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Made in the USA, M. Graham has a set that starts that doesn’t give you a wide range of colors but which is still quite interesting. This set comes with the following:

  • Azo Yellow
  • Napthol Red
  • Phthalo Green
  • Titanium White
  • Ultramarine Blue

The colors themselves are beautiful, professional-grade and solvent-free but that is not all. They definitely will not be having any yellowing issues. This is because M. Graham uses a walnut oil medium. As far as in using them, I find that they mix quite easily and when it comes to layering, they look really good, without that tendency for cracking that you can set in some sets out there. While it would have been nice to get more colors in the set, these are still good-looking oils that you can get a lot of happy use from.

Michael Harding’s Artist Oil Colours

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michael harding oil paintsSpeaking of professional-grade paints, another entry that made this list is Michael Harding’s Artist Oil Colors. Here are the 6 colors that you get with this particular set:

  • Scarlet Lake
  • Titanium White
  • Ultramarine Blue
  • Yellow Ochre Deep
  • Yellow Lake

These paints are top-notch but they can be a bit on the pricey side. That said, they are excellent in lightfastness but do incorporate a low amount of linseed oil. This brand has gotten a lot of attention, as it’s artist-creator produced these oils in an attempt to recreate colors from Rembrandt paintings. If you’d like to give a high-end oil a try, this set is a great way to get a taste so that you can see what you think!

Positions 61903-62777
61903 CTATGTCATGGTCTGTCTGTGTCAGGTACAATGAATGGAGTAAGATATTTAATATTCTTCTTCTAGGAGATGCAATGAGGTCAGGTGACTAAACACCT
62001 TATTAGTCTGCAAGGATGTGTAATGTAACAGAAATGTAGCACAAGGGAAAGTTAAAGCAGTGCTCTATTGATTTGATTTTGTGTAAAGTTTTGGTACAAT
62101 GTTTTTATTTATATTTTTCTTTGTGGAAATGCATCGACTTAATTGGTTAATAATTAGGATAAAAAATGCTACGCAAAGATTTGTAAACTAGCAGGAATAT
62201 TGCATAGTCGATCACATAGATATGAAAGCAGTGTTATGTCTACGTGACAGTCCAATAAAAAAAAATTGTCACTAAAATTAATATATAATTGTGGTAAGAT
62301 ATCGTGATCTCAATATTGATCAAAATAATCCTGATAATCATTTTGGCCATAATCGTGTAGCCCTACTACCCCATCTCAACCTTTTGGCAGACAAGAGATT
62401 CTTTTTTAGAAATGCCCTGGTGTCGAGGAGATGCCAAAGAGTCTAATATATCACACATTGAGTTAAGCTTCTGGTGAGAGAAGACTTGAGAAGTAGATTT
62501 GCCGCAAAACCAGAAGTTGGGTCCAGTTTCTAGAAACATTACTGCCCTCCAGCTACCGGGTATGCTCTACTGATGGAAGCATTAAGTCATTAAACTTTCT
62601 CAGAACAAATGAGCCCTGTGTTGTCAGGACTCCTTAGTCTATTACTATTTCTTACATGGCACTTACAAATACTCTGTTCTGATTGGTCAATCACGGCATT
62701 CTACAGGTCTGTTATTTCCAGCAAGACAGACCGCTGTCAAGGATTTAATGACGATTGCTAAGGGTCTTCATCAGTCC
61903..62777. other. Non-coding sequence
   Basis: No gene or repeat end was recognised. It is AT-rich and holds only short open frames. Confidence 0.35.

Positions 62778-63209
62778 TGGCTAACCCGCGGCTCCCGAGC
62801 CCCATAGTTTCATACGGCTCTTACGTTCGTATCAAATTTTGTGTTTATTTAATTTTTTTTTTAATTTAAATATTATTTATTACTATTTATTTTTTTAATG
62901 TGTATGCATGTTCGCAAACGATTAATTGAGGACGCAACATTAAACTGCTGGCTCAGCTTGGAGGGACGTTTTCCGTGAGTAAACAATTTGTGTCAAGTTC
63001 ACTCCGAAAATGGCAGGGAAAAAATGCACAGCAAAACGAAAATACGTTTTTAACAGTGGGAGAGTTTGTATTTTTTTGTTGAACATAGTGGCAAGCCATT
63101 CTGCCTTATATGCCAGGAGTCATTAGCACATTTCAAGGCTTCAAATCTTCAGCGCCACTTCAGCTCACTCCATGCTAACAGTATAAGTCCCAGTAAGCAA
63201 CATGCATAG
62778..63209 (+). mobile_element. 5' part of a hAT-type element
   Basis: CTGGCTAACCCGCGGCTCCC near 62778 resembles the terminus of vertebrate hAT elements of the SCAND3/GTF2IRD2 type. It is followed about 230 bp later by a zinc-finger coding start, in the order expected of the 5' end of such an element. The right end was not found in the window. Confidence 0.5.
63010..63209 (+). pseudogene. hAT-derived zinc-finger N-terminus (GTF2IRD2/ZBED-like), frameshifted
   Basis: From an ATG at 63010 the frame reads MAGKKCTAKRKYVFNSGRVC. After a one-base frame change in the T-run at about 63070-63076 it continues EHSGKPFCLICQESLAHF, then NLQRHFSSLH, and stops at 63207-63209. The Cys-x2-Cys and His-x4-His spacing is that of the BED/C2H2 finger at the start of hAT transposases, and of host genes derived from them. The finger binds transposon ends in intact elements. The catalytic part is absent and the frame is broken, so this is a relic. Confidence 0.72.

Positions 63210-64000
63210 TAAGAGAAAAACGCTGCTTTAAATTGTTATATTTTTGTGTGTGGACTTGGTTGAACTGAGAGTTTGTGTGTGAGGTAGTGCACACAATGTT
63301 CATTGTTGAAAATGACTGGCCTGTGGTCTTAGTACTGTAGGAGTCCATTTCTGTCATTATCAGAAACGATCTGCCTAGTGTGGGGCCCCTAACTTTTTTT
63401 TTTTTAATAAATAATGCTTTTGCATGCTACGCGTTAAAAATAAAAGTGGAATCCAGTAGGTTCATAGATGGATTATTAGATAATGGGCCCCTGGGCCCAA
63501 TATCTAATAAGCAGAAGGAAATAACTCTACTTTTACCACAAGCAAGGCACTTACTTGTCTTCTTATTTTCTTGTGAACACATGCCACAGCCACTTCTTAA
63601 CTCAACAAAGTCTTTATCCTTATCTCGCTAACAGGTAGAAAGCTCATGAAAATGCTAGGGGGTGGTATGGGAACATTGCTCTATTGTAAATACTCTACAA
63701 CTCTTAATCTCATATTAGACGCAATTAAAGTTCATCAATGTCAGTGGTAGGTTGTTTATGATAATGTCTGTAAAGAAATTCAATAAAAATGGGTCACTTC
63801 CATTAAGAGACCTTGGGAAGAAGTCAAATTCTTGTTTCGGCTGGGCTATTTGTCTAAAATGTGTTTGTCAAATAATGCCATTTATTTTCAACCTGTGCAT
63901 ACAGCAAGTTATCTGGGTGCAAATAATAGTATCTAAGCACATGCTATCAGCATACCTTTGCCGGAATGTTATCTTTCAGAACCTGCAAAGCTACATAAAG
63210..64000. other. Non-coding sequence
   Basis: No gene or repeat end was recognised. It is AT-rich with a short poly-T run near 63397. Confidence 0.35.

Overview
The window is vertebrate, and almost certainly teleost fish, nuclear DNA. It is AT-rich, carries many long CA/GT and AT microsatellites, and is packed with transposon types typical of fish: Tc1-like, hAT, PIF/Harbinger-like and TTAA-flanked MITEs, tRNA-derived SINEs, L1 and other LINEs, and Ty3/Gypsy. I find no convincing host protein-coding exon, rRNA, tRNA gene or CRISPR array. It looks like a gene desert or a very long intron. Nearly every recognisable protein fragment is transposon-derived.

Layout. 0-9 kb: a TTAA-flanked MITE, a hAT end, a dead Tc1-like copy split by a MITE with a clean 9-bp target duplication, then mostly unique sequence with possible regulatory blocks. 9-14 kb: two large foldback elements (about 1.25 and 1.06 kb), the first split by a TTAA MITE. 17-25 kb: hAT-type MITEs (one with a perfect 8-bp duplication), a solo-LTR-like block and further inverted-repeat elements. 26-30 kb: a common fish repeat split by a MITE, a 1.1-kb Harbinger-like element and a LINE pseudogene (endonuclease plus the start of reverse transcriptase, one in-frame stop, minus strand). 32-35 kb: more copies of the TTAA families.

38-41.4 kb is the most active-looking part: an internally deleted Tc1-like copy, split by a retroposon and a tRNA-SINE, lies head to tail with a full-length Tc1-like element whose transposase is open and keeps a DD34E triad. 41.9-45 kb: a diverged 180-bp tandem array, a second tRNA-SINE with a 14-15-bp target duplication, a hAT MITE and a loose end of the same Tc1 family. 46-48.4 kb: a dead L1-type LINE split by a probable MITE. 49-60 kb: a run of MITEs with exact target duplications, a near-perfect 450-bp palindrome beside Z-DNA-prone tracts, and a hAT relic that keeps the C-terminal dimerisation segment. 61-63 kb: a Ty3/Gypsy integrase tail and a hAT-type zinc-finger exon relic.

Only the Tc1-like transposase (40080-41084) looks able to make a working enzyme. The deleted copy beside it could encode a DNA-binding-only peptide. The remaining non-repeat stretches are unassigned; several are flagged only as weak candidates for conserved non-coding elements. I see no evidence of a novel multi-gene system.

Schmincke : Mussini Oilschminke oil paints

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Our final entry is Schminke’s Mussini oil set, which is a 10-tube set that also is a little bit unique. This is because they incorporate resin in their oils in the style of Byzantine paints. These sets are quite nice but they do cost a little more than your average oils.

They’re also worth it. These resin-based beauties are definitely a pleasure to work with, as you get a very lightfast, long-lasting paint that retains an amazing amount of color.

Schminke offers more than 100 colors to choose from, though,

“more than 100 colors to choose from “

so if you end up liking these like I do then you’ll have an appreciable selection to explore. Be sure and try a tube sometime and see what you think. You’re going to love this stuff.

The best oil paints are really up to you

As you can see, the types of paints that are going to be the best for you are really going to depend on your needs. Now that you know some of the basics and have some great example sets that you can look at, I hope that you’ll be enjoying your new paints soon! Let’s close with a hearty thanks and a few helpful tips!